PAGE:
By Sam Diaz
Washington Post Staff Writer
Wednesday, July 25, 2007
AOL made headlines a year ago when it scrapped its subscription model and shifted its focus to the lucrative online advertising business.
Since then, the Dulles company has been positioning itself, largely through acquisitions of smaller companies, to challenge Google, Yahoo and Microsoft for a piece of the fast-growing market of Internet advertising.
Yesterday, the company put another piece of its puzzle into place when it announced an agreement to acquire Tacoda, a New York advertising network that monitors consumers' online behavior, such as Web sites they visit, to determine their interests. Financial terms were not disclosed.
The deal, which comes only a few weeks after Yahoo said it was launching a system based on online consumer behavior, follows AOL's May acquisition of Third Screen Media, a Boston advertising network for mobile devices. The same month, AOL acquired controlling interest in Adtech, a German company known for easy-to-use tools designed to help Web site publishers manage their advertising. Last year, it also bought District-based Lightningcast, which specialized in video ads.
"The whole issue with the Web today is relevance," said Ron Grant, AOL's president and chief operating officer. "We're making sure we're putting relevant content and relevant ads in front of consumers."
Tacoda's technology fits under the umbrella of AOL's Advertising.com, which is the hub of AOL's ad network and the place where advertisers go to fine-tune how their dollars will be spent. Like other Internet firms, AOL has rapidly shifted its focus to selling more ads across the Internet -- not just on sites owned by AOL, such as Mapquest.com.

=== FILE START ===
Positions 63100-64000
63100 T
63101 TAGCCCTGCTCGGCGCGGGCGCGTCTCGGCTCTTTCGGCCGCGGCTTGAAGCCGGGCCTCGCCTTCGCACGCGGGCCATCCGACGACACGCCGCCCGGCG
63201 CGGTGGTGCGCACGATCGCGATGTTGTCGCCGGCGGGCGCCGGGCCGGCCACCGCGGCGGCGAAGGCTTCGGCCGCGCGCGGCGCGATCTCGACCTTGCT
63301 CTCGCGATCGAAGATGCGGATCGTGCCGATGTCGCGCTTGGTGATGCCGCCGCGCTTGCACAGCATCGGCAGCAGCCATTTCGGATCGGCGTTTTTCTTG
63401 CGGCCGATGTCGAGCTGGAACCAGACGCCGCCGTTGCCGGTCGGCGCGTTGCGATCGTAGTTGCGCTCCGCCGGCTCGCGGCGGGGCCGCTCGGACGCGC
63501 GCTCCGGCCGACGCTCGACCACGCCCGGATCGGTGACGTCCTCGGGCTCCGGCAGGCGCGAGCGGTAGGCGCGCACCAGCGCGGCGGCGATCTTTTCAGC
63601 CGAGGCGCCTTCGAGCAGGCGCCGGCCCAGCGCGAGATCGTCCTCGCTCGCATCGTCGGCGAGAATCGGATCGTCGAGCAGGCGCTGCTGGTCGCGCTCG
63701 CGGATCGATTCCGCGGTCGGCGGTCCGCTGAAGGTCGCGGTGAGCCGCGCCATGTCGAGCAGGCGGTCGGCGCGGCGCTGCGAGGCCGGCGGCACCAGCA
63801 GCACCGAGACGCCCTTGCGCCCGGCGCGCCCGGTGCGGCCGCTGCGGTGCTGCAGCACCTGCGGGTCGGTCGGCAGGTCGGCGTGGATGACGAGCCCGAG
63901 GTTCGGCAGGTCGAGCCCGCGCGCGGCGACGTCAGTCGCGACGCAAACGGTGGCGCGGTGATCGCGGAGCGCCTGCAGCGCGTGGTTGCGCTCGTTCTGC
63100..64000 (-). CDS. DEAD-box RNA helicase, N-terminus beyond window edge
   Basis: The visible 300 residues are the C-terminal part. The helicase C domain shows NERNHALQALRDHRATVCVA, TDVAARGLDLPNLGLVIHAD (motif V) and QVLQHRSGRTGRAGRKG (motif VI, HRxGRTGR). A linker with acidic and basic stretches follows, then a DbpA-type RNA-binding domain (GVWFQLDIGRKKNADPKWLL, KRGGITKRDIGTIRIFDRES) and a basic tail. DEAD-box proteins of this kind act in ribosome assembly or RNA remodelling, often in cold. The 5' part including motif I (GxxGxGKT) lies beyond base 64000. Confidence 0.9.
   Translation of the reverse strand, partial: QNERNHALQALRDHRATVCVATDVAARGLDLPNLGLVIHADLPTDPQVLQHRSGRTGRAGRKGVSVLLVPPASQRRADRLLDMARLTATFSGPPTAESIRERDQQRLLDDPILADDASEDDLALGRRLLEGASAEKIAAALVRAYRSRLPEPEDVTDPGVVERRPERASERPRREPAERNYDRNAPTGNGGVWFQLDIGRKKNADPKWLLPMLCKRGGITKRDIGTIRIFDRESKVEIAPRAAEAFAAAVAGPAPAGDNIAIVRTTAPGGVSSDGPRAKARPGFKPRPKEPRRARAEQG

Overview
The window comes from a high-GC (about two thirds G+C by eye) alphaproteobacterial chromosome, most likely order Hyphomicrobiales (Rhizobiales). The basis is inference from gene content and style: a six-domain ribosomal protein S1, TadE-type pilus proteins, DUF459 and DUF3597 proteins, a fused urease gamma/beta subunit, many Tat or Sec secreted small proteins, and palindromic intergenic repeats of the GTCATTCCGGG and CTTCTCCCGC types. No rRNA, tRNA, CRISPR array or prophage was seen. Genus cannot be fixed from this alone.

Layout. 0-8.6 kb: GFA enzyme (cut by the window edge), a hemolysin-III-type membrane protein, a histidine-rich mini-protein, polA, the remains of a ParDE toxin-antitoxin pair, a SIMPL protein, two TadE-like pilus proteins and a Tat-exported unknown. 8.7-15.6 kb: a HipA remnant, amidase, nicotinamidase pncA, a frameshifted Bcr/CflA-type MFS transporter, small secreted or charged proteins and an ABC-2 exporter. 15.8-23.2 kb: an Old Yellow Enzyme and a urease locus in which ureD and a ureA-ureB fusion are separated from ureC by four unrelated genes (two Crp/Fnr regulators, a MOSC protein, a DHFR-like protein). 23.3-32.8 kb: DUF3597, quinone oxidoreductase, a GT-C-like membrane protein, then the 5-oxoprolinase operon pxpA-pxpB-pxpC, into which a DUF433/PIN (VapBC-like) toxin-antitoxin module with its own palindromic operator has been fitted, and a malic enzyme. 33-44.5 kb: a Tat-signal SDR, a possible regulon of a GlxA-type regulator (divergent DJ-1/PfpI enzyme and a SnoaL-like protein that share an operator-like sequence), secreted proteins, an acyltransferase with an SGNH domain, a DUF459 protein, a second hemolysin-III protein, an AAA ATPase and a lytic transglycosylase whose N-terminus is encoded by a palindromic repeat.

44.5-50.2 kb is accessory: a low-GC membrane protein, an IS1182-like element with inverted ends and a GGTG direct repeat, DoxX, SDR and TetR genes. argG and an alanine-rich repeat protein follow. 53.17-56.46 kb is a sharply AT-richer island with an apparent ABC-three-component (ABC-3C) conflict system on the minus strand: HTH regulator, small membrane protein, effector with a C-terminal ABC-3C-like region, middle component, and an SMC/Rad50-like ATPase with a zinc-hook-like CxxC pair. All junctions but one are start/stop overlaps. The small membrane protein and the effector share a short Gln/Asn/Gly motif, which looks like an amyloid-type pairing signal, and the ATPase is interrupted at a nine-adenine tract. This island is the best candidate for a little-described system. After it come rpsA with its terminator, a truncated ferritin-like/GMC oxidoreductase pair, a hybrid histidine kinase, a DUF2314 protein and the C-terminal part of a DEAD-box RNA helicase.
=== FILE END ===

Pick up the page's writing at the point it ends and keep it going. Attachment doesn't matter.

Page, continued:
Increasingly, advertisers expect more-specialized tools to target specific users who might come across their ads, Grant said. Behavioral targeting, largely based on tracking the sites that users visit, allows the ad network to draw conclusions. For example, if a user has been visiting digital camera review sites and Web sites where cameras are sold, the network assumes that person is likely looking to buy a digital camera.
Andrew Frank, research vice president of Gartner, noted that behavioral targeting alone hasn't been enough to lure large brand-name advertisers because it's relatively new and doesn't have enough data to make it useful.
"Publishers and advertisers don't understand it very well," he said. "Plus, it's got these clouds of privacy questions around it as well."
Privacy advocates have been wary of technology that monitors consumers' online habits. While Tacoda does not know the identities of Internet users, AOL can identify members who log on to AOL.com. AOL said nonmembers can be tracked by their Internet protocol addresses, or the series of numbers that identify the company, school, organization or service through which a computer reaches the Internet. AOL said it keeps data about consumers for a limited time but did not elaborate.
Frank said he thinks behavioral targeting could become more powerful if it's linked with online search data, something that AOL, Google, Yahoo and Microsoft could deliver. That would allow for deeper drilling into surfing and buying habits. That, in turn, could put an ad in front of a user who might be compelled to make a purchase.